I’ve developed some personal word observations/ guidelines for myself, and for you to read should you wish:

  • Words really are either life giving or poison. It’s better to limit exposure to poison people. This can be done, and it doesn’t have to be mean or obvious. Step quietly away. The more poisonous the person, the less likely they are to notice.
  • It’s ok to disagree, to even strongly disagree and say nothing. It will probably be appreciated.
  • It’s ok to walk away from being directly asked your opinion if you know it won’t be respectfully received.
  • Encouraging words are profoundly powerful, yet somehow they seem to weigh less than negative words. Therefore, they should be spoken often and enthusiastically.
  • Joyful people attract joyful people. It’s ok that some of those joyful people vote differently from you.
  • I don’t have to have the last word.
  • When in doubt, say something nice. If you can’t do that, shut up.
  • Believe that everyone has the best intentions, it spares a lot of drama and misunderstanding.
  • Say I’m sorry when you’re wrong. Say it as soon as possible.
  • Take every opportunity to tell someone you love them.

I’ve used my words to belittle, gossip, vilify and curse in the past. But I don’t have to be that person if I choose.  I want to be seen as joyful and loving, an encourager and life-bringer. I want my words to be worthy of remembering when I am no longer here.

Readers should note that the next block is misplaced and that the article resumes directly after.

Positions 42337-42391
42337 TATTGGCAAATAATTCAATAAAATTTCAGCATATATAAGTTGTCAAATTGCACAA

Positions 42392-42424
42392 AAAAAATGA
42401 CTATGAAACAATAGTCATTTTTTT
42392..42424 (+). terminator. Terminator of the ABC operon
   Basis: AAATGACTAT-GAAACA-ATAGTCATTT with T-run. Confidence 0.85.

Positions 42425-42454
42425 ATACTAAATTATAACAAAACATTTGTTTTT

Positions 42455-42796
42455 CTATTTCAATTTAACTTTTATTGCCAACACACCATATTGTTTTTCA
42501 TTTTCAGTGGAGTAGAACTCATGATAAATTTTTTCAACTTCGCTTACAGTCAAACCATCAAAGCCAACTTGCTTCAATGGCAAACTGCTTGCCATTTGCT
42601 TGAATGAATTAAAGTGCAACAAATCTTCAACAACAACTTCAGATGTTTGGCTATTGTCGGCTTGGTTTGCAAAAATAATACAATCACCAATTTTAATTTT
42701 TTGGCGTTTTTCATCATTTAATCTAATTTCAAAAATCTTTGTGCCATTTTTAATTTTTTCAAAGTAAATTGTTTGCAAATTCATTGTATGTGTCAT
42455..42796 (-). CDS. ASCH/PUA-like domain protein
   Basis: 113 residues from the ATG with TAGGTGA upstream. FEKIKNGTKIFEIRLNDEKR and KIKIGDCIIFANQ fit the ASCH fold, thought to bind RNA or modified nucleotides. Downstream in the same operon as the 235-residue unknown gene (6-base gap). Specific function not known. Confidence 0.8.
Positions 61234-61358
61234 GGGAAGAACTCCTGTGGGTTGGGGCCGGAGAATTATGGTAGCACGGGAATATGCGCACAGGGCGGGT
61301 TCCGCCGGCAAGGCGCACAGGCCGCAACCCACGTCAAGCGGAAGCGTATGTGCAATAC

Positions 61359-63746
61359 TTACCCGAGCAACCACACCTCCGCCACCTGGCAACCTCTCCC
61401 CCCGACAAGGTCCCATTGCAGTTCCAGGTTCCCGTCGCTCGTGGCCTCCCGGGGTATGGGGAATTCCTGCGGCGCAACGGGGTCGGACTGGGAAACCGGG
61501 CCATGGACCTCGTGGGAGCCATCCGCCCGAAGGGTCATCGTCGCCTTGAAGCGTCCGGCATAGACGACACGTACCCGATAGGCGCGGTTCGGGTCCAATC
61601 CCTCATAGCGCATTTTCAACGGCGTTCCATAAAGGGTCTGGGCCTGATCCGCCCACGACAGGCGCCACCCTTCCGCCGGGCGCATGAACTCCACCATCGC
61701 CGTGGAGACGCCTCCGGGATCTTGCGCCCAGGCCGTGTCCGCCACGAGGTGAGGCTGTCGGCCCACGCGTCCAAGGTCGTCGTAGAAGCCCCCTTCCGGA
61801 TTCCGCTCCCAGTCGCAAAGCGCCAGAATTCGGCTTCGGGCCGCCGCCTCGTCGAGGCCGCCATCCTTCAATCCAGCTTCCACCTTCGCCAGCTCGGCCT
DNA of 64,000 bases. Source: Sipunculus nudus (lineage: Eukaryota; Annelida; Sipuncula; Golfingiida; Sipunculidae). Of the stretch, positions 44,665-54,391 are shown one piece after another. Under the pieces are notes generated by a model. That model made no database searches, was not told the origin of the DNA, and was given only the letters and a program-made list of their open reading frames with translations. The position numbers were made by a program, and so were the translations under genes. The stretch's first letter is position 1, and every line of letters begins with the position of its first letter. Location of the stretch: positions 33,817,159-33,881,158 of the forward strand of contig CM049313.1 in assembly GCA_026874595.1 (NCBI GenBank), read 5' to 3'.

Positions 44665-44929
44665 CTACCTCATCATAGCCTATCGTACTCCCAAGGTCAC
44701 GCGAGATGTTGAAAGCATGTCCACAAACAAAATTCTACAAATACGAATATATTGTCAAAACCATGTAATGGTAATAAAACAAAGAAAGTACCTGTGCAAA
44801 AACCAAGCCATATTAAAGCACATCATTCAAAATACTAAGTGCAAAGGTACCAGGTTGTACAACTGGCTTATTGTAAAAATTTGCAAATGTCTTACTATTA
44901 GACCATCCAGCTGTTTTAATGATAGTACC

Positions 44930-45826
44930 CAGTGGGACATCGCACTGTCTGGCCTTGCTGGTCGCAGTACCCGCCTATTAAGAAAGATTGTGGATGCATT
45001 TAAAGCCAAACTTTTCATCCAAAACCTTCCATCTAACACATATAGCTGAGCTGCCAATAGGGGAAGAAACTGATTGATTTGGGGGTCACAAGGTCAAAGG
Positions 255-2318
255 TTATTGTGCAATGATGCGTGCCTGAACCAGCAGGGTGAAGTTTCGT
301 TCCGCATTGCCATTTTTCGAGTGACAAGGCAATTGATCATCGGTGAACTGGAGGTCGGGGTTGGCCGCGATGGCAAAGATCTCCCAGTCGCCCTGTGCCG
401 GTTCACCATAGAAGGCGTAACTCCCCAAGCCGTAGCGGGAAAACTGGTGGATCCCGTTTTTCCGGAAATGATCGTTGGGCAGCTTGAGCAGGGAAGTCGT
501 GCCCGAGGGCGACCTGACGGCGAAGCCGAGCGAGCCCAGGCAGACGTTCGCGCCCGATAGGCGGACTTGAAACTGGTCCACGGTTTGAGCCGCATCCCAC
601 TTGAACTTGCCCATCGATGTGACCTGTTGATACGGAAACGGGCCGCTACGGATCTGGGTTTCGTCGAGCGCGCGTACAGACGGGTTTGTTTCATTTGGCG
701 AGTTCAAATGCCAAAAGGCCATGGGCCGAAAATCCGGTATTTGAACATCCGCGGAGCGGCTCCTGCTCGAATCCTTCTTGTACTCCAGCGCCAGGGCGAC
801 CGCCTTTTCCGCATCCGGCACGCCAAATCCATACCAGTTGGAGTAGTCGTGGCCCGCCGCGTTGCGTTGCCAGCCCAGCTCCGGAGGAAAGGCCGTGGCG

I choose life with my actions and with my words.

The god of stuff

God is working on me in big round numbers this year. Emphasis on BIG and Round. Most of them have zeros, my running goal has a lot of zeroes. I think of it only in single digit increments right now. It’s just easier that way. Anyway, last year I purposed at one point to whittle my belongings down to 100 things. See? Big number, lots of zeroes, only not so big when talking about things that I own, and use. I never did get around to that level of minimalism, I blame my brother getting cancer. I’ve had seventeen years of practice, so I can blame pretty much anything on cancer at this point.  But lately that number, 100, and that concept, narrow it down, narrow it down further, narrow it down as far as I can, are back in my head and rolling around uncomfortably in my heart.